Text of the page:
Federal Prosecutors Seek Life Sentence For Failed NYC Subway Bomber

Federal prosecutors said Thursday that a Bangladeshi immigrant who attempted to set off a full pipe bomb attached to his chest in a 2017 attack in New York City should be jailed for life.

The prosecutors argued that Akayed Ullah, 31, has not been met with the appropriate punishment for an attempted suicide bombing beneath a Times Square subway station in December 2017. Ullah's bomb failed to fully explode, leaving him with severe burns and causing minor harm to people around him.

He was arrested for the attack and is set to face a 35-year prison sentence on April 8, the Associated Press reported. But according to papers filed in federal court in Manhattan, the government wants Ullah to spend the rest of his life in prison.

"He ultimately answered ISIS' call for its supporters to carry out 'lone-wolf' terrorist attacks in the United States. Ullah's attack was premeditated and vicious," the prosecutors wrote.

The prosecutors added that a life sentence is "necessary and appropriate to reflect the abhorrent nature and extreme seriousness of Ullah's terrorist bombing," AP reported.

NYC
New York City police stand on a corner in Times Square a day after a man prematurely detonated a suicide bomb in the nearby Port Authority Bus Terminal on December 12, 2017. A day after the would-be suicide attacker, Akayed Ullah, detonated a pipe bomb strapped to his body, much of Manhattan was back to normal despite a higher police presence. Spencer Platt/Getty Images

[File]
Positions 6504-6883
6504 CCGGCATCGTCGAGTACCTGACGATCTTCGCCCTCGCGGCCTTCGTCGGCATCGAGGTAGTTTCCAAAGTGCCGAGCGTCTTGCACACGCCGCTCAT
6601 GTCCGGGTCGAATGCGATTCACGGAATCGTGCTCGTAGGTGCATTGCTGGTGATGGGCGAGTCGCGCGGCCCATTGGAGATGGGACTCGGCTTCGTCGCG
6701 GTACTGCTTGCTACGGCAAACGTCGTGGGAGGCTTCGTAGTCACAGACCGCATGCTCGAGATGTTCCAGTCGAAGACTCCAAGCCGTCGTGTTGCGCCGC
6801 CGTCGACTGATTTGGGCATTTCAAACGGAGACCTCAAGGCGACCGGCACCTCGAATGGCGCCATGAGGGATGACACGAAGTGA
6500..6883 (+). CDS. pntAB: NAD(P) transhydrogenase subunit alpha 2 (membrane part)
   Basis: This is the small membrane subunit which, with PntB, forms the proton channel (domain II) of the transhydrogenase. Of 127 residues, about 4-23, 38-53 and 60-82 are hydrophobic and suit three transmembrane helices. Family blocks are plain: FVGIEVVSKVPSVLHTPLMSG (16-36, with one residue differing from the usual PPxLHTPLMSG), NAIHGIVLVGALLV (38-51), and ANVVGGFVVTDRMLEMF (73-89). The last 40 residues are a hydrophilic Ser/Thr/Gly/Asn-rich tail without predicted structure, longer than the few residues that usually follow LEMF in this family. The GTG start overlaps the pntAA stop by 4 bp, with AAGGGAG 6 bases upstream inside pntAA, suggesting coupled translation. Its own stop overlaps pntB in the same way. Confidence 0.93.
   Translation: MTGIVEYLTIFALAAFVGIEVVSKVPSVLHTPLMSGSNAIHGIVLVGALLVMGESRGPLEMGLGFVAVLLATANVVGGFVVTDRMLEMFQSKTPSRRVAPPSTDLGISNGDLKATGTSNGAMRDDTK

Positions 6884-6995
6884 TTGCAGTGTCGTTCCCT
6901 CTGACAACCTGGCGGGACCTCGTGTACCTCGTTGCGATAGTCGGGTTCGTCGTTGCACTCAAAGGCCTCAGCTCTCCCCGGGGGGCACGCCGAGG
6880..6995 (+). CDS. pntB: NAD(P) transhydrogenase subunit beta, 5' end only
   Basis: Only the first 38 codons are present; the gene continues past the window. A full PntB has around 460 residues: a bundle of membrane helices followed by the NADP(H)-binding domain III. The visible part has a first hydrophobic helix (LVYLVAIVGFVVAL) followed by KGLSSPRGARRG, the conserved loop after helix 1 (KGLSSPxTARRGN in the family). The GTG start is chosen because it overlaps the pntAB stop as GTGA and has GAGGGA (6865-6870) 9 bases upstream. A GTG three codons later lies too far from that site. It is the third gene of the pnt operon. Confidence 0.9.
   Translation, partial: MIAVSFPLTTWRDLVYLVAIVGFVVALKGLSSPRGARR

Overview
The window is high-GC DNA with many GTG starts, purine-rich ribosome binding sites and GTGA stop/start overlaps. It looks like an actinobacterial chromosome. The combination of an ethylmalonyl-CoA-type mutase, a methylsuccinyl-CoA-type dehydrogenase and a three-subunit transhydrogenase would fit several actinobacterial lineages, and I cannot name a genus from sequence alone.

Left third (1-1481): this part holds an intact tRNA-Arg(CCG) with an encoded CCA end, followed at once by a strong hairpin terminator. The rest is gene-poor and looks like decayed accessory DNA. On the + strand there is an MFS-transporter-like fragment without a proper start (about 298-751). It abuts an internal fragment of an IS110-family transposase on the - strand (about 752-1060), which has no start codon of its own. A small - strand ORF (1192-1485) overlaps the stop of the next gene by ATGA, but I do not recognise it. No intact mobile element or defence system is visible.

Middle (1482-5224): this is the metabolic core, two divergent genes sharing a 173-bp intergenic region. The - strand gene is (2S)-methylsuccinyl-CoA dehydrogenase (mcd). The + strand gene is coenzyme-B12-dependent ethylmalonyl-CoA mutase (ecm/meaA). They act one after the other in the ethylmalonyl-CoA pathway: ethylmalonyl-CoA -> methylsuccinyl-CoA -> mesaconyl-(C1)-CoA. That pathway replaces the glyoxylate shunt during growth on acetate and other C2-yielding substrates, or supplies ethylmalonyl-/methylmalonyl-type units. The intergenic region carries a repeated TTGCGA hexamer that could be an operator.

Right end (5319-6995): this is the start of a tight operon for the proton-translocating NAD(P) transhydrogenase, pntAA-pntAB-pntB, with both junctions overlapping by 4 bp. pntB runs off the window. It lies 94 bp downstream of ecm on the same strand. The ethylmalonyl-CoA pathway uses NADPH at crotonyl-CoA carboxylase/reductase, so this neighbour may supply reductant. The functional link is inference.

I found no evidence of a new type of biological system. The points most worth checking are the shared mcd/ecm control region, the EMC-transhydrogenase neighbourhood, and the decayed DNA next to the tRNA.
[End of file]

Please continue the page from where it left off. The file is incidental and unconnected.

For more reporting from the Associated Press, see below:

After growing angry at American foreign policy in the Middle East, Ullah grew consumed by online Islamic State propaganda "glorifying brutally violent stabbings, shootings, and bombings targeting Americans," prosecutors told a judge in a sentencing memo. "He ultimately answered ISIS's call for its supporters to carry out 'lone-wolf' terrorist attacks in the United States. Ullah's attack was premeditated and vicious."

The papers cited evidence that after surviving the bombing, "Ullah proudly declared to law enforcement that he carried out the bombing for ISIS." While in jail, he told a guard, "You started this war, we will finish it. More is coming, you'll see," the papers said.

The government's request comes a week after lawyers for Ullah argued in their own papers that a mandatory 35-year prison term is punishment enough because his attack was an aberration from an otherwise peaceful life. He's scheduled to be sentenced on April 8.

At trial, prosecutors showed jurors Ullah's post-arrest statements and social media comments, including when he taunted then-President Donald Trump on Facebook before the attack.

Hours after Ullah's bombing attempt, Trump derided the immigration system that had allowed Ullah—and many law-abiding Bangladeshis—to enter the U.S.

Ullah got an entry visa in 2011 because he had an uncle who was already a U.S. citizen. Trump said allowing foreigners to follow relatives to the U.S. was "incompatible with national security."